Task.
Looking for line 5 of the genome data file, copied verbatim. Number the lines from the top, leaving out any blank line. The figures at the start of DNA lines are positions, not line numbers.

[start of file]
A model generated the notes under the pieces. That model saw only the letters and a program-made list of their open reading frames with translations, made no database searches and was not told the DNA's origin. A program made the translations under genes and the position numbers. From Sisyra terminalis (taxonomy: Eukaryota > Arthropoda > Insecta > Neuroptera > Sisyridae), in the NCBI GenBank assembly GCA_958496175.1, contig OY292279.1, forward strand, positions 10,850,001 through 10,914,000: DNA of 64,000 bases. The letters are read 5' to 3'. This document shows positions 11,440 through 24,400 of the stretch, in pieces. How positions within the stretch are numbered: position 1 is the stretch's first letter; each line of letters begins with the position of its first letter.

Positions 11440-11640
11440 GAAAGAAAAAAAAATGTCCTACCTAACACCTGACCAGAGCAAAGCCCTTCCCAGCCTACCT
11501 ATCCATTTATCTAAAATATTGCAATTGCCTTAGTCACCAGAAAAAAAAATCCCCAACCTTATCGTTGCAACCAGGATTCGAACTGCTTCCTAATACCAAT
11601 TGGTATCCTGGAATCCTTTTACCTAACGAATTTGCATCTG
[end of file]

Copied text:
11601 TGGTATCCTGGAATCCTTTTACCTAACGAATTTGCATCTG